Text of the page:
I was 25 before I went to my first funeral.
It was my Gran’s, and a bit of a steep learning curve, as I was in charge of writing and reading the eulogy. I say reading, what actually happened was that I read about a sentence, and then stood there in front of everyone, sobbing and sniffing, until my mum came up and read it out for me. I stood next to her if that counts.
I had a hand in the funeral planning and although it was a privilege to be involved, I was at a bit of a loss – my Gran hadn’t left any specific wishes or plans, so how did we really know what she would have wanted? When I was little she always said she wanted to be pushed off a cliff at 65 and she quickly changed her mind about that one, so without any explicit instructions, who was I to say what music she’d want played at her funeral?
Funeral planning is a bit of a taboo, something we don’t want to talk about, but it shouldn’t be – we’re all going to die after all, it’s the one thing in life we can be certain of, so why not plan for it? Making a will last month really brought it home to me.
“Do you have any preference over whether you want to be buried or cremated?” the consultant had asked me.
“Not really,” I said, thinking I was being helpful and easy going, “I don’t mind either way.”
“OK,” she said, “but you might want to give it some thought as it’s often much easier for the people you leave behind.”
Do you know, as obvious as that sounds, I had never thought about it like that. If anything, I thought I was being accomodating by not stating a preference, but the more I thought about it, the more obvious it seemed. I thought back to my Gran’s funeral planning, when we were all so overcome by the stress and emotion of her death, and about how much simpler it would have been if she had laid it all out for us and all we’d had to do was say ‘yes, go for it.’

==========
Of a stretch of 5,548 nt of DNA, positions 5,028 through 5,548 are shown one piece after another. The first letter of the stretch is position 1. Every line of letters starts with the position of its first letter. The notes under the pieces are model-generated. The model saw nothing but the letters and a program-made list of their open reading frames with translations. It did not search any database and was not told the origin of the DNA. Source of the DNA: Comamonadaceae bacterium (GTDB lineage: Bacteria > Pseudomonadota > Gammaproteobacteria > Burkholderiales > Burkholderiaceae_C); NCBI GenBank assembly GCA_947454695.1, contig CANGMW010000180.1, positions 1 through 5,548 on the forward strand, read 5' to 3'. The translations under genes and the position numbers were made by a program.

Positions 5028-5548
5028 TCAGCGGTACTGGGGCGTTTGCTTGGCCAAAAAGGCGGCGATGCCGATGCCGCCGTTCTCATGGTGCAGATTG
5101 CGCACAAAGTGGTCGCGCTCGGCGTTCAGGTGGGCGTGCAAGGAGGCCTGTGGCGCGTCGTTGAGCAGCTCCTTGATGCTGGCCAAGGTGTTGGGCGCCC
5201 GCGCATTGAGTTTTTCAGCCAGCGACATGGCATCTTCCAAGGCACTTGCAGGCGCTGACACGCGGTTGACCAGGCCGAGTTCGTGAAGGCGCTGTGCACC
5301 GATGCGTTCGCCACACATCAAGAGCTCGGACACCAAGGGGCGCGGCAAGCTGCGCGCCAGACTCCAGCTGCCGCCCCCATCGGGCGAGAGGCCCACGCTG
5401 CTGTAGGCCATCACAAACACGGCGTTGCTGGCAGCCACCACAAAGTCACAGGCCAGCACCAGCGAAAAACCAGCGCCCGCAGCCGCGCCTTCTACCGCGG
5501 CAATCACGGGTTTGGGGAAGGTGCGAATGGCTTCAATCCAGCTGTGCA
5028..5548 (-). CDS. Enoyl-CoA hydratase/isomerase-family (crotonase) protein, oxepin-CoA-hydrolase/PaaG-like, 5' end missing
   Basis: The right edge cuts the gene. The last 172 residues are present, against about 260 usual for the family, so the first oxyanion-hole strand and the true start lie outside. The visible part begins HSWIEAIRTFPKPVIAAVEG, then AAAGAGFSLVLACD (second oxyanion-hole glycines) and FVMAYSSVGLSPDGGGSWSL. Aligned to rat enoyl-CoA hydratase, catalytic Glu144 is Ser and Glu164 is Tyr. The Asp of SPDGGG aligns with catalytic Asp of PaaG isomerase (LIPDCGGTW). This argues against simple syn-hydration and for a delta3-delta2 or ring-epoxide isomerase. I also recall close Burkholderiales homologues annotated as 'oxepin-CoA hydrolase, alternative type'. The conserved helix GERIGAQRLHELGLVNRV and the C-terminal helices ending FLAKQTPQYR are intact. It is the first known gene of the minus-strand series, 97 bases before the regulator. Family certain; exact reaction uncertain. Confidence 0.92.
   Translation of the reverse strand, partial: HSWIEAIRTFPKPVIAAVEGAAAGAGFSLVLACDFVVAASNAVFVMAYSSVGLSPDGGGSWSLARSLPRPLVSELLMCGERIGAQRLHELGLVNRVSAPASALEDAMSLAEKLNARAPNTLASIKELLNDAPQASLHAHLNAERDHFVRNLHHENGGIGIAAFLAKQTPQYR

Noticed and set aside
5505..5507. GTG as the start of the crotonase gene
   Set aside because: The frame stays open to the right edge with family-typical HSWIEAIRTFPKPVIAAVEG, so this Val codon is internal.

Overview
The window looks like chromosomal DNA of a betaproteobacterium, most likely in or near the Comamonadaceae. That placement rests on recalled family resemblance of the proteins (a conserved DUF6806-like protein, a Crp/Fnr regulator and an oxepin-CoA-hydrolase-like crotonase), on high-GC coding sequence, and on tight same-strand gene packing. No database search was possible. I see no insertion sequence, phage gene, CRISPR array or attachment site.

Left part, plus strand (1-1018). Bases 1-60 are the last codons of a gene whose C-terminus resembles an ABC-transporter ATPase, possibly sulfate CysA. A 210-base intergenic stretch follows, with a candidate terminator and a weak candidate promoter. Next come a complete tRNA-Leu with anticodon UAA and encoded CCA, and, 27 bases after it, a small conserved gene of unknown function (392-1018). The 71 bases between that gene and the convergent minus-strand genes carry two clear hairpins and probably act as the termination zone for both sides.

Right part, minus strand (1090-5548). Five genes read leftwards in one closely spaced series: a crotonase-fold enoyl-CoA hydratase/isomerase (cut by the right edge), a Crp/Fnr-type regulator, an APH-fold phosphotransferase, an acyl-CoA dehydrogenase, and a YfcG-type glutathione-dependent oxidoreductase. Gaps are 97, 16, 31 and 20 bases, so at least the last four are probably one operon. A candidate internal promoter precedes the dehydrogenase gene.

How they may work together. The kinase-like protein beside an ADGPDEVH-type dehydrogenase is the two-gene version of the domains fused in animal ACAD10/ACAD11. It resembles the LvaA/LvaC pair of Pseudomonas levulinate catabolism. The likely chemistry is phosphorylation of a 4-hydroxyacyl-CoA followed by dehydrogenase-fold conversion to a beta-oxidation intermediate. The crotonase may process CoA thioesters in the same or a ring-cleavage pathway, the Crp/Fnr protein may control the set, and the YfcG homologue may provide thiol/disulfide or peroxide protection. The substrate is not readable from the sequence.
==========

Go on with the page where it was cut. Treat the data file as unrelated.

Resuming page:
A prepaid funeral plan has massive cost advantages too. Funeral costs have doubled in the last decade, so imagine how much I could save by paying for my funeral now, at today’s prices – it’s definitely worth thinking about even if only from a financial point of view.
To help you think about setting up a prepaid funeral plan, I’m going to be getting busy over the next few weeks with the Co-operative Funeralcare – by the end of my investigations, you should know everything you need to know about prepaid funeral plans, meaning you can save yourself money and save your loved ones hassle.
Here’s what I’m going to be doing:
Putting the services to the test
This week I’m visiting my local Co-operative Funeralcare provider to talk through my own funeral plans. I’ll find out first hand what the process involves and tell you all about my experiences.
Interviewing the experts
Next week I’m going up to the Co-operative’s head offices to interview David Collingwood, Operations Director at Co-operative Funeralcare, to find out more about the process and benefits of prepaid funeral plans. I’ll be able to ask him all of those questions that you might think are too silly or obvious – I have no shame! You might simply at this point just be thinking ‘What is a funeral plan?’
You’ll be able to watch the film of this, so please let me know what you’d like me to ask.
Holding a Twitter party
Finally, on 13th May at 1pm I will be hosting a Twitter party, alongside experts from the Co-operative Funeralcare, answering your questions and helping you to think about what you might like your funeral to include. Please put the date in your diary and share this tweet – we’d love to help as many people as possible take the stress out of funeral planning.
— Slummy Single Mummy (@mummyblogger) April 21, 2015
And in the meantime, why not have a watch of this video to find out more:
Have you thought about a prepaid funeral plan? What questions would you like me to put to the experts?
This project is being run in collaboration with The Co-operative.